In those marginal situations where i would either have to brake, downshift or lose energy sooner and/or all of the above, (for 4,5,6, speed A/T, 5/6 speed M/T, 6 speed DSG) the 8 speed automatic seems to help in slowing the vehicle down without braking or manually downshifting (operative signal no brakes, aka no brake lights) . A side benefit seems that (in bumper to bumper rolling parking lot traffic) vehicles at my six seemed to follow further back as it was harder for them to judge if I was slowing or speeding up, etc.
  • flightnurseflightnurse Valley of HellPosts: 2,178
    So will get serious in about a year.

    A lot will change in that year when you are ready to buy/lease. VW will have the Diesel Tiguan, BMW's Diesel X3 and 3 series and MB GLK 230. Should be interesting to see what else is be out there.
  • ruking1ruking1 Posts: 19,825
    edited October 2012
    I really do not know how many folks share this view, or whether or not it is a significant factor: but it is always a red flag being a first generation adopter. In buying the 2003 Jetta TDI, there was relatively a lot of information about the 2002 TDI experiences.

    So for example if a Tiguan uses a 2.0 L or 3.0 L TDI, they have been around for a while (time and mileage, history etc) and most of what folks think about diesels has at least a footnote to the 1.9/2.0 L TDI, or a little more arcane the 3.0 L TDI.

    Even if the European experiences are spectacular, I tend to discount them as I/we are only concerned about the US market iteration.
  • ateixeiraateixeira Posts: 72,587
    I just want a diesel SUV

    Best possible reason.

    Life is short!
  • habitat1habitat1 Posts: 4,282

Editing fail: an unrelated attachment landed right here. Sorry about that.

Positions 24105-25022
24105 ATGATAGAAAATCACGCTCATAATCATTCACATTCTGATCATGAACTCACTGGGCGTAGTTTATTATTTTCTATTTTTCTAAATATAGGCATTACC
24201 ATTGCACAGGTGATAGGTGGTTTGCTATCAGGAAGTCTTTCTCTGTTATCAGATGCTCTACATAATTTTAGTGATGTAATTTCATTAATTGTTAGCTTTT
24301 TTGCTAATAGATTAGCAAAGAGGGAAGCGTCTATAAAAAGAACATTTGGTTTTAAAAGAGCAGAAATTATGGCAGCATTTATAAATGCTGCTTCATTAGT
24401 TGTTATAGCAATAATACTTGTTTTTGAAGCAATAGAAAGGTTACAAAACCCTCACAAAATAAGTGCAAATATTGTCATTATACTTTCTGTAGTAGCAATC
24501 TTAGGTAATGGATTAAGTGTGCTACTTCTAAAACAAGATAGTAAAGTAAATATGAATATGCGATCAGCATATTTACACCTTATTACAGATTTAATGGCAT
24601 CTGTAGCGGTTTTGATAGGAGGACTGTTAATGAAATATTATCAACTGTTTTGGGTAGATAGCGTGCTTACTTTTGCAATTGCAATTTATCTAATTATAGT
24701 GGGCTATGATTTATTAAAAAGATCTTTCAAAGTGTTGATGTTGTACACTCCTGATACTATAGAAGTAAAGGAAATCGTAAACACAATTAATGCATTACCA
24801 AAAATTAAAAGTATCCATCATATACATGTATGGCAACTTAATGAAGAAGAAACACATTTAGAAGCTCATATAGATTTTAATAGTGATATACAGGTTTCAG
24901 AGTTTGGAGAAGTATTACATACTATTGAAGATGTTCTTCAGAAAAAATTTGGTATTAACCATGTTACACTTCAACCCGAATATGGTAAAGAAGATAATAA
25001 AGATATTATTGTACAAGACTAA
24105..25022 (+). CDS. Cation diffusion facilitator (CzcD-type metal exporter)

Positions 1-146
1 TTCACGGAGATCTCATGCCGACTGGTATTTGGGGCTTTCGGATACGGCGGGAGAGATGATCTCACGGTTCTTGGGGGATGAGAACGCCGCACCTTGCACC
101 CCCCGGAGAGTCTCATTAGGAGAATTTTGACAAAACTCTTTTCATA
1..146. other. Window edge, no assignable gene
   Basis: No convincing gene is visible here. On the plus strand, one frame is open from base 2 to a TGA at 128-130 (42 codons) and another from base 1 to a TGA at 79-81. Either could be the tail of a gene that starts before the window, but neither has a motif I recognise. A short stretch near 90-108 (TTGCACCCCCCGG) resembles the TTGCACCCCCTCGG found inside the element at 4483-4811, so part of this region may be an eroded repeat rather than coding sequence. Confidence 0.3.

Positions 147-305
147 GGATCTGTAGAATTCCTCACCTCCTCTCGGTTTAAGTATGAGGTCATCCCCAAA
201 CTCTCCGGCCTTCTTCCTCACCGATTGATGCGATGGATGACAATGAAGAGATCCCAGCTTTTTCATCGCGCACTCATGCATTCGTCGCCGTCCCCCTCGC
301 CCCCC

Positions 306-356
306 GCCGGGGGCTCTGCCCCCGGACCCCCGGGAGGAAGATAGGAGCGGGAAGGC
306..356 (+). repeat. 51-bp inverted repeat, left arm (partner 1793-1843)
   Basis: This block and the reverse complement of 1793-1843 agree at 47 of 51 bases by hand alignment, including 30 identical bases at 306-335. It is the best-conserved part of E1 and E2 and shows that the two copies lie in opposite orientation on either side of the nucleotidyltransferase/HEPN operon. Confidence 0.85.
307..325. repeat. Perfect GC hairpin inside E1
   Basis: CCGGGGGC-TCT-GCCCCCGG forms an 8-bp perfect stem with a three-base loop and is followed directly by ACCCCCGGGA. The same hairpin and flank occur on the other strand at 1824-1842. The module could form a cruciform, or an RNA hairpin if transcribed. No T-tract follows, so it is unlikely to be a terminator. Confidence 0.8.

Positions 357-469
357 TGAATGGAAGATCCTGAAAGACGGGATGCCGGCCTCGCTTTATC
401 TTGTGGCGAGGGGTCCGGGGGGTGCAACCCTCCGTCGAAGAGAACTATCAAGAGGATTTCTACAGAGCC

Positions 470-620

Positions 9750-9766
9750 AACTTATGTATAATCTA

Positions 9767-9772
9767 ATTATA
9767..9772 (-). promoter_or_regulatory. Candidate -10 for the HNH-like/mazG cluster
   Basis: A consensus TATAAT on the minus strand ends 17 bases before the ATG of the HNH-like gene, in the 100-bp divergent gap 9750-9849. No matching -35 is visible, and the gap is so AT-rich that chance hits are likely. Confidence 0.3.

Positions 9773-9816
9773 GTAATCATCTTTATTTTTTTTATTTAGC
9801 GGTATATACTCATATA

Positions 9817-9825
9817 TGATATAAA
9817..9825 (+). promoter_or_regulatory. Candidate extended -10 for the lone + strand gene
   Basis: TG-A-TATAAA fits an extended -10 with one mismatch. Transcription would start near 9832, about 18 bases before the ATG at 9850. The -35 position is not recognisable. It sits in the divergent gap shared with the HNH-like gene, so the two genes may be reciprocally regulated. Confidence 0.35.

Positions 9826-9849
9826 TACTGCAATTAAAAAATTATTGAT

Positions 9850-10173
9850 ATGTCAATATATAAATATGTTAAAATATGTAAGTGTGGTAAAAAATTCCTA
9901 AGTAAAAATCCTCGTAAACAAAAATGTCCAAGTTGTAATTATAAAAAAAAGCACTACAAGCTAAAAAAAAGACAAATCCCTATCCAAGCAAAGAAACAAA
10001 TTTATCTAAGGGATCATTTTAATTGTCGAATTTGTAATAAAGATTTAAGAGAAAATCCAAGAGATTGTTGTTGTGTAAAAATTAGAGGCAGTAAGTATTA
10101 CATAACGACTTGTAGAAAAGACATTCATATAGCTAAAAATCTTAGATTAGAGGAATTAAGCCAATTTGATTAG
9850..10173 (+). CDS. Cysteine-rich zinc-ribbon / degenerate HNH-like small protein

With the current $4,500 eco credit, the apples to apples comparison is $1,500 less for the diesel than gas on the X5. The base X5 cannot be optioned up to include most of what the other X5 models - diesel and gas - have as standard equipment. If somebody really wants a stripper, the X5 base is probably the way to go, but according to my dealer, they get fewer than 5% of their X5's in the base trim and when they do, they take much longer to sell. They claim they have an easier time selling a 535i with a manual transmission.

    If you really want to save bucks, don't care about fuel economy, and get a very good SUV, the 2012 MDX is being heavily discounted to at least $10-15k less than the X5. The base version of that vehicle still has items the X5 base does not offer or charges extra for.
  • ruking1ruking1 Posts: 19,825
    edited October 2012
    I think that if I were in the market for an (gasser) suv, the MDX would definitely be on the short list. It actually offers (with or without the MINUS - 10-15k) great bang for the buck. According to www.fuel economy 18 mpg (one posting) (and to your experiences) would post 5556 gals vs VWT 30 mpg ( my consumption in BAD conditions) 3333 gals, for 67% (2223 [email protected] $4.81 PUG=$10,693) more.
  • ruking1ruking1 Posts: 19,825
    edited October 2012
    I think for the mileage that you do in fact post, you are better off keeping the T S. Paid for (that old Beach Boys song: "I got the pink slip, Daddy ) and ZERO payments are hard to beat !
  • ateixeiraateixeira Posts: 72,587
    Good point, the dealers probably don't stock any base model/no options. You'd have to special order and wait months.

    MDX is probably feeling pressure from the new JX35.
  • ruking1ruking1 Posts: 19,825
    This is old news (2012 MY but the cheapest BMW X5 35 D in US inventory is 53k (52,990) out of 464 D units.
  • ateixeiraateixeira Posts: 72,587
    I guess eco credit sounds better than "whoops we missed our CAFE targets hurry up and sell more diesels!" :D
  • ruking1ruking1 Posts: 19,825
    edited October 2012
    Yes like SkyActive D !? I can not find any real explanation of what that means in real English. Now, I get the ethereal slant/ version. You know, Tesla WW power grids with linked stations, set off by Egyptian pyramids, free to cheap to endlless power and SKY hooks. We used to use a lot of sky hooks in the service.